Chinhoyi 7 fails to hit the mark

24 Jun, 2018 - 00:06 0 Views

The Sunday Mail

ZIMBABWE has a fascinating history.

From documented historical evidence to folklore the story of how the country has evolved is laden with interesting characters and events that are centuries deep.

While Hollywood filmmakers have made a killing exploiting historical stories, the same cannot be said for local content producers.

While there are many blockbuster films that are based on the Roman Empire or Trojan conquests, very little has been done to try and capture events around the Rozvi Empire or the Ndebele Kingdom.

The 1996 war film, “Flame”, is a perfect example of how such movies can be gold. The production went on to be a major success, winning many international awards.

Besides Chimurenga themed stories, there are many other unexplored territories that would make for interesting viewing if they were to be turned into film.

But, as much as such movies would be both exciting and educational, creating a compelling period piece is no walk in the park.

Recently released war film, “Chinhoyi 7”, should be applauded for trying to take people back to a pre-independent Zimbabwe and showing the sacrifices that were made for freedom, but they failed to hit the target.

Despite being highly financed, “Chinhoyi 7” has come under fire from critics, with many highlighting that they failed to recreate the visuals representative of the era they were portraying.

Historical movies score more points with the audience if they manage to recreate authentic settings of the period they are trying to depict. Elements that include set designs, locations, costumes, etiquette and language that resonate with a particular era being explored are some of the few things that need attention if the film is to be convincing.

Mega film studios across the globe invest heavily in creating historical sets that might simply be used for a single scene and become useless afterwards, yet it is totally worth it.

For the filming of “Titanic”, the creators spent millions of dollars to construct a full-scale replica of the vessel, with its 1912 setting which was placed in a tank that had millions of litres of water.

At the present moment, local producers have to make do with natural environs as they do not have the capacity to build their own sets from scratch, which is one of the major obstacles for successfully filming period pieces.

The Sunday Mail Society spoke to several filmmakers who shared their views on the issue of making period films.

Award-winning filmmaker, Nick Zemura said while there might be interest in creating such films, the demands that come with such ventures are discouraging.

“There are numerous scripts that I have already written but the challenge now is transforming them into film because at the moment, the local industry is prohibitive in many ways,” said Zemura.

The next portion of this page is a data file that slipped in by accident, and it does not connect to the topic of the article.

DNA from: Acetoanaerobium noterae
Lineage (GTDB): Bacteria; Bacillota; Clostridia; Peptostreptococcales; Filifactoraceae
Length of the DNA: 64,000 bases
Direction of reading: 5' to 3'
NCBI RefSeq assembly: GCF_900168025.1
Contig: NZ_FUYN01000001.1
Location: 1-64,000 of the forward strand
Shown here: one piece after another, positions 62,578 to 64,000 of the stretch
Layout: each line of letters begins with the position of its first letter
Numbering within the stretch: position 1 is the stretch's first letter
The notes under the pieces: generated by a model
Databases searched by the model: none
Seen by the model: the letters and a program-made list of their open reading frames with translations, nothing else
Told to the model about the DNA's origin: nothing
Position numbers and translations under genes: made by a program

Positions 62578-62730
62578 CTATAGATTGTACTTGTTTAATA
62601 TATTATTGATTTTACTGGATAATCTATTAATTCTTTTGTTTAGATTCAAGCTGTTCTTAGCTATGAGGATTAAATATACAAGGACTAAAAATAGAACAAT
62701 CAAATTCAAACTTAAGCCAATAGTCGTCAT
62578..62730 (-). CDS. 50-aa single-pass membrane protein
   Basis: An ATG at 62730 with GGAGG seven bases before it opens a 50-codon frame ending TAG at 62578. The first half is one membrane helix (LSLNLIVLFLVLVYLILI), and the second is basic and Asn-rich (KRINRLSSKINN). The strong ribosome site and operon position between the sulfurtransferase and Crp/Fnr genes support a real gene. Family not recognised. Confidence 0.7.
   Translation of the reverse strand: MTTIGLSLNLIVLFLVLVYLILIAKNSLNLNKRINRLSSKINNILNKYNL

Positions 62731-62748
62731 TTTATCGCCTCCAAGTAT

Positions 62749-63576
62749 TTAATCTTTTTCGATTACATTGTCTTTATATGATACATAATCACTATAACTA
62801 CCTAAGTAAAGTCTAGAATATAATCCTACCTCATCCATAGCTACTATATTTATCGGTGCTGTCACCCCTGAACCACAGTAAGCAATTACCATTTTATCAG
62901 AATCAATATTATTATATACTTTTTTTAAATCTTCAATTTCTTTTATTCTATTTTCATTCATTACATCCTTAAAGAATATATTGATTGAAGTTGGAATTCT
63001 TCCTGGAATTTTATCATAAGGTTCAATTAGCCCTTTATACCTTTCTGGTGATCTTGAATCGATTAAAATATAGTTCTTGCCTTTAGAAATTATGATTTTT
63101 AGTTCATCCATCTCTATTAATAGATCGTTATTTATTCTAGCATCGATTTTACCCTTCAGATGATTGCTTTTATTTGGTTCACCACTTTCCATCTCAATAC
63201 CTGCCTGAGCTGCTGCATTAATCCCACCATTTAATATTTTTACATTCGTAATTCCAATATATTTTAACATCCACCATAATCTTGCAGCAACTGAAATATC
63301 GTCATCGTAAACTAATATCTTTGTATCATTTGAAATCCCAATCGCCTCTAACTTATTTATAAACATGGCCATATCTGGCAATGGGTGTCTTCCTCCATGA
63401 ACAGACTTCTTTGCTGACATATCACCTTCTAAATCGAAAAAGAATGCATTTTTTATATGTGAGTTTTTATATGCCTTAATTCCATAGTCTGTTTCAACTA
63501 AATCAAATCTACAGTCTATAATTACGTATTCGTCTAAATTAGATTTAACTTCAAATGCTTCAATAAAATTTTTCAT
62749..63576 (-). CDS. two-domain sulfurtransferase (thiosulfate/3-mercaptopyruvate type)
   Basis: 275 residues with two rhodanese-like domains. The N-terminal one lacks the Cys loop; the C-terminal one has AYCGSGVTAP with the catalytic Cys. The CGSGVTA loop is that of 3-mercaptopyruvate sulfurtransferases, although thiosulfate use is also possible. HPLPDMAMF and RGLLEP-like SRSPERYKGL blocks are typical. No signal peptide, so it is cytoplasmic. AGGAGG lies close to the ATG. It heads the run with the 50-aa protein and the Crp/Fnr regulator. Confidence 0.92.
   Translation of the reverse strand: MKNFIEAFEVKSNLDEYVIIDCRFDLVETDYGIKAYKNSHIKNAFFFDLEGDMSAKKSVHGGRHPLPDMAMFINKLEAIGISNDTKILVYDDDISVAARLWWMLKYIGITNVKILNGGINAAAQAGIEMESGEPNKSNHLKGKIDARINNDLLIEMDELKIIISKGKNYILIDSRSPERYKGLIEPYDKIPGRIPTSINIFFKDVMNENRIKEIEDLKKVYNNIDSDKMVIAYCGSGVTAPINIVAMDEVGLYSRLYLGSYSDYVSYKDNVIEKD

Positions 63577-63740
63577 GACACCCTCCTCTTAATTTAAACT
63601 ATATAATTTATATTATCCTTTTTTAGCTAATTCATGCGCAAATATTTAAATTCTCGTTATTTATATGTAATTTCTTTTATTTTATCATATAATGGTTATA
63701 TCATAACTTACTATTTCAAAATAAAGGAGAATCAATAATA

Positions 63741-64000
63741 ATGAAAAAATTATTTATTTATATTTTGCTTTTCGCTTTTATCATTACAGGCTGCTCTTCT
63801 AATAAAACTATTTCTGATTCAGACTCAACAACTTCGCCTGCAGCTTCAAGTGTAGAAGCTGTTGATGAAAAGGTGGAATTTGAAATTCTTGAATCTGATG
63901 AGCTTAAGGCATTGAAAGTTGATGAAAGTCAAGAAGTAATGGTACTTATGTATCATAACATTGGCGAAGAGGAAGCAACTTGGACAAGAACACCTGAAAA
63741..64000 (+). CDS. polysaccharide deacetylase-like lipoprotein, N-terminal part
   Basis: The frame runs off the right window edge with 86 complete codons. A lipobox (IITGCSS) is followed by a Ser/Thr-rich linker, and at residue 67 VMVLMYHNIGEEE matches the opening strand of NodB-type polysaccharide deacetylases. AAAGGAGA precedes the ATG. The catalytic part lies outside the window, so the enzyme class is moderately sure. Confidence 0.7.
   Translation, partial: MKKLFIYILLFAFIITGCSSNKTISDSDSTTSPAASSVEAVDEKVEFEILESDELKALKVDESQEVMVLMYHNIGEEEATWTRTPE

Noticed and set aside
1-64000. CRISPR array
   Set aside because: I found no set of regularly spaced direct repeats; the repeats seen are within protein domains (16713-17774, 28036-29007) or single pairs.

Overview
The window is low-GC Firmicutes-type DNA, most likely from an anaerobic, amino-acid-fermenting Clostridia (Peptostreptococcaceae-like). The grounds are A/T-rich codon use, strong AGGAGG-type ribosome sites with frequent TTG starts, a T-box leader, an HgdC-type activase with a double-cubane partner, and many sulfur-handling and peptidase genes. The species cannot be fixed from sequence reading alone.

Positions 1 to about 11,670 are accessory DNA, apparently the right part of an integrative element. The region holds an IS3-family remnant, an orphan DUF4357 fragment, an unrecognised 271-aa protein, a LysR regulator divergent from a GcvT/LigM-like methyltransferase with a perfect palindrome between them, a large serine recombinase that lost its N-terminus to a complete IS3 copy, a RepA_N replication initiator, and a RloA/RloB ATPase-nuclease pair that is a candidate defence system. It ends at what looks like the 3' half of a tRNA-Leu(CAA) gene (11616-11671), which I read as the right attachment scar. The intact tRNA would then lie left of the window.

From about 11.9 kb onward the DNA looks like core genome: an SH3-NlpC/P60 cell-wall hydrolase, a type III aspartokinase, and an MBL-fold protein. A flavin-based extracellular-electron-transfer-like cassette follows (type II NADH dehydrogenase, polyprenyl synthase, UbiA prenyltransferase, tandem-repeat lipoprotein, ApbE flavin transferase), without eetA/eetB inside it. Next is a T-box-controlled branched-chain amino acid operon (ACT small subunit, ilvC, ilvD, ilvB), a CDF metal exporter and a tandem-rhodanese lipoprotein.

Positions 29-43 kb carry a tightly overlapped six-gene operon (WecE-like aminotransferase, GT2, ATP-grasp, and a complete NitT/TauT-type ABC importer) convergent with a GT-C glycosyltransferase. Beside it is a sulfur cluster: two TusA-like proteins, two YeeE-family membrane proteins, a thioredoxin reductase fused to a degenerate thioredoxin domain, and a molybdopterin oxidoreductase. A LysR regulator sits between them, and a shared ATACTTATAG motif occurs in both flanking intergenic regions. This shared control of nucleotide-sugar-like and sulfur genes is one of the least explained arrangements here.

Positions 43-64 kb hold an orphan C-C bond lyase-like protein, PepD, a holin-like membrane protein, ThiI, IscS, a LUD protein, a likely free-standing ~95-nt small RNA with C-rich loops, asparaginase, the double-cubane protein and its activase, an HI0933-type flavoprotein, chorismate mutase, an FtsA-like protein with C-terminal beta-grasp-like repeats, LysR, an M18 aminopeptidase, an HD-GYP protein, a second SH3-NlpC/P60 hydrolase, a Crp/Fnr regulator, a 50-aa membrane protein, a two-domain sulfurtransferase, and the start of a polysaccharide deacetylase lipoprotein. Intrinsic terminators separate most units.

“Imagine if I was to recreate a scene of the famous ‘Battle of the Shangani’ between Ndebele warriors and British soldiers, it would mean I might need about 100 white actors and maybe 300 African actors.

“I would need horses, costumes, and replicas of weapons that were used during that time like spears or the maxim guns, wagons and many other props in order to recreate authentic visuals.

“The cost of putting together that single scene is huge, which is why most local filmmakers will not go for it because of the small budgets that we usually work with,” said Zemura.

He said while it is possible to shoot the films as there are many locations that can be used effectively, the red tape was yet another boundary difficult to cross.

Said Zemura: “If you go downtown in Harare, there are many buildings that are very old and would make for perfect settings for a 1975 film, but then it will mean you would need to close a whole street for maybe a week to prepare for the scene.

“You would have to look for vintage cars from that era, along with their number plates and everyone in that scene must also look the part. Getting permission to pull off such a fit from the authorities is not just the only obstacle as you will also have to convince several businesses to put their operations on hold.”

USA-based actor, Tongayi Chirisa, who has acted in numerous internationally acclaimed period films, including “Mr Bones 2: Back from the Past” and “Crusoe”, said it was just a matter of time before more local filmmakers start telling historical stories.

“I believe the Zimbabwean film industry is a sleeping giant and I am glad that the conversation of making more films that tell our story is becoming more prevalent,” said Chirisa.

“Major film countries have always been telling stories of their history, for example, in the USA we know of the battles between cowboys and Indians. In England we are well versed with their kings and famous knights,” said Chirisa.

He added that there is a need for competent writers willing to do extensive research on certain subjects so as to create authentic stories that will in turn attract investment in the industry.

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